Monday, September 19, 2011

Update #2

Like any dutiful seminarian I have been spending much of my time this morning trying to learn a little about our New Bishop. I began early this morning by reading the press releases which all spoke of Bishop Libasci as being a “gentle pastor” with a big heart, a man dedicated to pastoring his flock with gentleness. Bishop Libasci has spent most of his as a parish priest in the trenches.

Eventually I came across a beautiful article, written a few years ago by of all places the New York Times, praising the work of then Msgr. Libasci. Libasci was the pastor of a small, parish hopeless divided over a construction project that became helplessly mired. Libasci was able to rally the people, build consensus and lead a parish from worshiping in the basement of the parish school to build a new church. Before arriving the parish church had been condemned and the parish was forced to gather each week for fifteen years in the basement of the school. Central to Libasci’s response to this inherited challenge was the aim of uniting the people, rallying them around a hope filled plan for the future and an insistence on incorporating as much of the old church as possible. The people united behind his leadership and they enthusiastically embraced the 3.5 million dollar building plan. Soon after they faced a major disaster when the new foundation failed and needed to be rebuilt, to the tune of an additional two million dollars. Libasci persisted and led the small parish of 600 to build their new Church, become united in faith, and together they rebuilt their parish literally from the foundation up. What a beautiful image and what a hope filled understanding of our faith.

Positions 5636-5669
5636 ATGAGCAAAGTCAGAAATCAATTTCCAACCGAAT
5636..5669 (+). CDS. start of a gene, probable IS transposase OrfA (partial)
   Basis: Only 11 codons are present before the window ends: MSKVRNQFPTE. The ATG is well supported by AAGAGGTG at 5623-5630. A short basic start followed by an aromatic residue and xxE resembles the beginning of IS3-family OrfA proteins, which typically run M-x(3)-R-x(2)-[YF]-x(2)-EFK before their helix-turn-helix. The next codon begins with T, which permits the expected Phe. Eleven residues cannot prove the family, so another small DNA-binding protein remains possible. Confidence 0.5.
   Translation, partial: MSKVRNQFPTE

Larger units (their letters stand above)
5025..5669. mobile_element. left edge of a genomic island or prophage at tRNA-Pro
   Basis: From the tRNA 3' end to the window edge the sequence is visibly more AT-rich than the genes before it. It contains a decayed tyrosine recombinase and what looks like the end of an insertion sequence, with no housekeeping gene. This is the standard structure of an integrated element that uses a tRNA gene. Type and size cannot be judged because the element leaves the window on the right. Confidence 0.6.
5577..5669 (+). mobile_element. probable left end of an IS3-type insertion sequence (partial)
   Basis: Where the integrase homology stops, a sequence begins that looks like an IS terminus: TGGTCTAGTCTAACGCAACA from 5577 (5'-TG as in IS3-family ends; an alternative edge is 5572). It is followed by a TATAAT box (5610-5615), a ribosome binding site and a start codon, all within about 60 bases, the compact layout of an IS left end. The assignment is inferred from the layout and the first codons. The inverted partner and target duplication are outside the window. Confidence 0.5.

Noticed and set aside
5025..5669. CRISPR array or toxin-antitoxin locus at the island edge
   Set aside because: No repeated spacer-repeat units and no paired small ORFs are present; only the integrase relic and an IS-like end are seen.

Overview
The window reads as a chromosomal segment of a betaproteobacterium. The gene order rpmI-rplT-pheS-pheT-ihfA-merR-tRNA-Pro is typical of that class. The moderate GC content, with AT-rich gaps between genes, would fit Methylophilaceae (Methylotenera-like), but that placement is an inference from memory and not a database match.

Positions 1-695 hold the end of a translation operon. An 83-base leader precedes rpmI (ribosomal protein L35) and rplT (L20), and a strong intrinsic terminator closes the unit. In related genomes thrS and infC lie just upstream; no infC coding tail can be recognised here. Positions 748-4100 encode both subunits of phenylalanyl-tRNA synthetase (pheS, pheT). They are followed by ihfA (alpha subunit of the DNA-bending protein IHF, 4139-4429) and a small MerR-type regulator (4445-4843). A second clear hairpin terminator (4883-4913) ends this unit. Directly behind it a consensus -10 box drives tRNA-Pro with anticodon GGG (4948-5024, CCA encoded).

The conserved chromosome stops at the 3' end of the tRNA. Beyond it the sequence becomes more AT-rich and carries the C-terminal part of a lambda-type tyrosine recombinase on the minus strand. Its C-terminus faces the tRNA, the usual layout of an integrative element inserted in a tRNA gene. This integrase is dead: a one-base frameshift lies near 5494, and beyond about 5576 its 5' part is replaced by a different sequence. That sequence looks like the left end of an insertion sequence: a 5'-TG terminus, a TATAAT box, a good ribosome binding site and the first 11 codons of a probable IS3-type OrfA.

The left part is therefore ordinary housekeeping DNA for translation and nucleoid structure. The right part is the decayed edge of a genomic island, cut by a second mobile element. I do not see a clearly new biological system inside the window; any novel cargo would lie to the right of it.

However, the most beautiful story of Peter Libasci the man, pastor and bishop is one that you will not find in any newspaper or press release. It is one I stumbled upon on in a small blog maintained by a New York family, for their closest family and friends. On it a woman shares a beautiful encounter she had with Bishop Libasci at a very painful time in her life. She writes:

I wanted to share something that happened at Ryan's wake last night.

(Ryan had tragically died on a father/son camping trip_

I looked up at the doorway and saw our newest bishop on Long Island, Bishop Peter Libasci walking in. Now, by marriage, Mary Ellen is related to a pretty high ranking monsignor in our diocese, so I figured he must have called for the Bishop to pay a visit. I went over to greet the Bishop, since I felt somewhat of a connection... as a young priest he was assigned to the parish I grew up in and his first funeral there was my mother's. He also confirmed my niece, while still a priest, with a special dispensation. Last year, this time as a bishop, he confirmed my daughter with this same niece as a sponsor. Full circle!

The Bishop spent quite a lot of time with the Barretts and at the end of the evening, after he had left, I spoke with the Monsignor and thanked him for arranging this visit. He looked at me puzzled and said "I had nothing to do with that. The Bishop said he had read in the paper that Ryan had wanted to be a priest. All priests are entitled to a visit from the Bishop at their wake!"

When I met Bishop Libasci at the door he said to me "I just had to come and see the little priest."

What else is there to say but welcome home Pastor and Bishop. We have been praying for you and we look with joy to the future we will share together.

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Please note this blog will begin being regularly updated after August 21st (when I arrive in Baltimore).